Thursday, August 27, 2009

Fort Preble

Henry A.S. Dearborn built this second-system fortification as an "embargo fort" in 1808 and named it in honor of Commodore Edward Preble. It was built to enforce the unpopular trade embargo that President Thomas Jefferson enacted against Great Britain by preventing Maine merchants from trading with the English.

In October of 1808, Dearborn ordered a company of soldiers to occupy the fort and instructed them to do whatever was necessary to enforce the Embargo Act against embargo-breaking ships. The embargo was finally lifted in March of 1809.

In addition, various units manned Fort Preble during the War of 1812. Among them were elements of the Regiment of Light Artillery, the 21st, 33rd, and 34th Regiments of Infantry, as well as U.S. Volunteers — and in times of crisis local militia. When Winfield Scott and other American soldiers returned from British imprisonment in Quebec, they were landed at Fort Preble. Many of them were emaciated and ill, and some died at this post's hospital.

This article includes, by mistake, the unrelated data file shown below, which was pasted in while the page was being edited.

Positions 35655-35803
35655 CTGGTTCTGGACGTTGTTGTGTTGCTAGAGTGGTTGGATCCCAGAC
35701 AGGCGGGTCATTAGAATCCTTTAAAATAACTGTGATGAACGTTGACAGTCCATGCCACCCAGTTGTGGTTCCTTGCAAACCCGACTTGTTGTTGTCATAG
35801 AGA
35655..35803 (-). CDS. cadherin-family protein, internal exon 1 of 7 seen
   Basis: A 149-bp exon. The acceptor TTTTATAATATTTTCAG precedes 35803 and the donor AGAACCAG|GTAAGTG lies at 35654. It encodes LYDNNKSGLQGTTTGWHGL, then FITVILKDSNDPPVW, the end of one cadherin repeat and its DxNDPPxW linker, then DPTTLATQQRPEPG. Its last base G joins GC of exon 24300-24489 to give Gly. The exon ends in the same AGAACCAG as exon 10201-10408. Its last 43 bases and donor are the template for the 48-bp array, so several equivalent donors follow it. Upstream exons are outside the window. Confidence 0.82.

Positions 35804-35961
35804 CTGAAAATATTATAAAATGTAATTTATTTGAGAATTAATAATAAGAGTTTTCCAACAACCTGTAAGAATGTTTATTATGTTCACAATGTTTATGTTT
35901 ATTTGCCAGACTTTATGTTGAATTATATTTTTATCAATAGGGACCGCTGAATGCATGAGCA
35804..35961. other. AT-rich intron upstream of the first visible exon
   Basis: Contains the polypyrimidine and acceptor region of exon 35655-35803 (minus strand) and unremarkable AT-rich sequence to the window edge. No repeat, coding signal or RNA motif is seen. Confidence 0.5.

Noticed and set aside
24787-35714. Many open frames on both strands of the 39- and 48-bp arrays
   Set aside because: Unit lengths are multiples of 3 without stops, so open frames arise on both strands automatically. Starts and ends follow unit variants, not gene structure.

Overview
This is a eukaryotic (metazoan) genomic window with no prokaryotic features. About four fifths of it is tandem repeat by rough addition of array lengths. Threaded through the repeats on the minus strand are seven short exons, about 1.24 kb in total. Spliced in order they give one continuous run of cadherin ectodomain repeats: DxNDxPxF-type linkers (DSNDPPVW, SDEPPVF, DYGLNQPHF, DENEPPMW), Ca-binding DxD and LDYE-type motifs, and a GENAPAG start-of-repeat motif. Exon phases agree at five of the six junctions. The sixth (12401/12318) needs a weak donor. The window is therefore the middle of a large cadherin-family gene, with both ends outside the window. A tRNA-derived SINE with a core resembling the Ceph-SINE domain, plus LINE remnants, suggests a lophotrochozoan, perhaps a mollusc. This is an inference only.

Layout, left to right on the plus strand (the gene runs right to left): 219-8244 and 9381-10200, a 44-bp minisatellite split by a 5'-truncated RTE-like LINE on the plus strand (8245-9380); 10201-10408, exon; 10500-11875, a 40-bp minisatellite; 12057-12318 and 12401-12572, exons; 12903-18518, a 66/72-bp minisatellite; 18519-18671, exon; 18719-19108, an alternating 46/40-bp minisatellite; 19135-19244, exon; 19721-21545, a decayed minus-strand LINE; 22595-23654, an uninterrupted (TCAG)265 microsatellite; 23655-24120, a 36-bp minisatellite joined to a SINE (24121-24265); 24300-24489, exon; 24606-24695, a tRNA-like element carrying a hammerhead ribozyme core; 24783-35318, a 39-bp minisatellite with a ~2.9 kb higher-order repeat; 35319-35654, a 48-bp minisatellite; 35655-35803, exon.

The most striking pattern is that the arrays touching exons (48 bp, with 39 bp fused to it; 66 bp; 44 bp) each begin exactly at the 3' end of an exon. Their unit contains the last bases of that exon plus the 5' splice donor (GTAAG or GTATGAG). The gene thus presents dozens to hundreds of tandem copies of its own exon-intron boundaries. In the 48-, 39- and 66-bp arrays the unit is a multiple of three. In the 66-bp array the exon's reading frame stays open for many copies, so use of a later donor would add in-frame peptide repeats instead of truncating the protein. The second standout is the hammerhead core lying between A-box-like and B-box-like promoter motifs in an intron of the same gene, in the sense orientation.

The fort saw action during the Civil War, when Confederate Army raiders entered Portland Harbor on June 26, 1863, aboard a captured ship named Archer. The Confederates captured the ship Caleb Cushing the next day, and attempted an escape. Calm seas forced them to set the ship on fire, and they were captured by Union forces. Twenty-three Confederate prisoners were captured and taken to the fort.

The fort remained manned through the Civil War, World War I and World War II. It was decommissioned in 1950. Spring Point Ledge Light was built near the site in 1897.

Wish I could take credit for this photo, but I just couldn't jump that high. This photo was borrowed from Wikipedia.

1 comment:

  1. What a cool place! Looks like that would have been fun to explore!